Business transformation initiatives are failing to take employees into account, a study from Goldsmiths, University of London, and YouGov has warned.
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The study, commissioned by Microsoft, found that business change programmes that introduce new technologies create anxiety among employees (61%).
Staff were also concerned about the impact of automation on job security (59%), and expressed a fear of change when digital transformation initiatives are introduced (49%).
In an interview with Computer Weekly, Clare Barclay, chief operating officer at Microsoft UK, said: “In last 12 months, we have been hearing that the biggest challenges businesses face in digital transformation are issues around culture and bringing people on the way.”
More than half of business leaders said their industries will face disruption, but people fear change, said Barclay.
She said business leaders need to take into account the anxiety that people who are experts in their field and have a long employment tenure may feel when faced with automation of certain aspects of their work. This fear of change is putting British competitive at risk, she said, but the combination of human expertise with automation can drive real innovation.
“We have to tackle cultural change,” said Barclay – but the research showed that less than a quarter of organisations are doing so.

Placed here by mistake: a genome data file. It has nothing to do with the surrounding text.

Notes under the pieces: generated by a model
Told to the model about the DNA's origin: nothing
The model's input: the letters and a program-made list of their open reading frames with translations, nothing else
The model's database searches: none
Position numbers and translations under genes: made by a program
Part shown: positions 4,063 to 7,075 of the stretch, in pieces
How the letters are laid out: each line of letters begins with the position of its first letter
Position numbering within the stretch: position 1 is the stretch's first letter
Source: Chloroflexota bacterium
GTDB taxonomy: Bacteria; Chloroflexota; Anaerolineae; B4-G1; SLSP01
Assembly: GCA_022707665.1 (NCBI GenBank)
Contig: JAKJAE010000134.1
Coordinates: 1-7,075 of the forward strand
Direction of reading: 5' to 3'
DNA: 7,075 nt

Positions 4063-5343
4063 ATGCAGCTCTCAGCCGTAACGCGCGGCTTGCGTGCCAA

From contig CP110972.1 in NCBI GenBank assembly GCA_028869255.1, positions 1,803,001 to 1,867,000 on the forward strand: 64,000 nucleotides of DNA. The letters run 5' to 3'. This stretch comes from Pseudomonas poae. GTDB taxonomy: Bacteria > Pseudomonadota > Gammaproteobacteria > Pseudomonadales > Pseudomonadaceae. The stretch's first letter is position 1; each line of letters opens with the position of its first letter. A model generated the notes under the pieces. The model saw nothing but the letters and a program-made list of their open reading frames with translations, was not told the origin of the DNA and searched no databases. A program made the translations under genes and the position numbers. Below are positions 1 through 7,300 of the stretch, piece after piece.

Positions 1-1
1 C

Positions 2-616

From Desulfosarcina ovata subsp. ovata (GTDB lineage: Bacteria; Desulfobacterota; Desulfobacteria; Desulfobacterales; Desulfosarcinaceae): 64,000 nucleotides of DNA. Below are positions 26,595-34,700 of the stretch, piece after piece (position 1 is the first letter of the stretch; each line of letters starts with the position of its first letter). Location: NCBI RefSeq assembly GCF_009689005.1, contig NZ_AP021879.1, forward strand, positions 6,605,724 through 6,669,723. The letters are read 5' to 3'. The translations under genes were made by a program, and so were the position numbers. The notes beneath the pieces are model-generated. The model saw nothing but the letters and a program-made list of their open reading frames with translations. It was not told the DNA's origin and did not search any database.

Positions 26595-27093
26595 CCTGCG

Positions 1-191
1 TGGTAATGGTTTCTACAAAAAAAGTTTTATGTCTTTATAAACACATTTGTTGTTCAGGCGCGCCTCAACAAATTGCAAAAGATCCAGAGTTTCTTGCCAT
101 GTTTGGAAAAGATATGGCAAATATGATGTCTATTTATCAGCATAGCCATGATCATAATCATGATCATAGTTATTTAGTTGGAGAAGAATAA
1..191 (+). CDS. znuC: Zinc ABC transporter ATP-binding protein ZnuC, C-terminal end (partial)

One business featured in the study which has been working to address cultural change is Thyssenkrupp Elevator. Speaking about how the business is transforming digitally, company CEO Andreas Schierenbeck said: “We went for a big change and had to find a way to move our organisation in that direction. By creating multicultural teams from all parts of our business – from Germany to Brazil, and from CEO to technician – we are striving to get every viewpoint and align our perspectives in overcoming any hurdles.”
One of the more significant findings from the research is that younger workers are more fearful of digital disruption affecting their jobs than older staff are.
The study found that the people most fearful of workplace change fall into the 18-24 age range. Employees who said they feared the least about their jobs being disrupted was the 55-plus age group.
“Often, the younger generation have a lack of experience dealing with change and may fear the unknown,” said Barclay.
This is something employers need to address, she said. “There is a huge opportunity for people starting out in their careers. The opportunity for the younger generation is massive as there will be fewer transactional jobs. Companies need to pay close attention to skills and retraining.”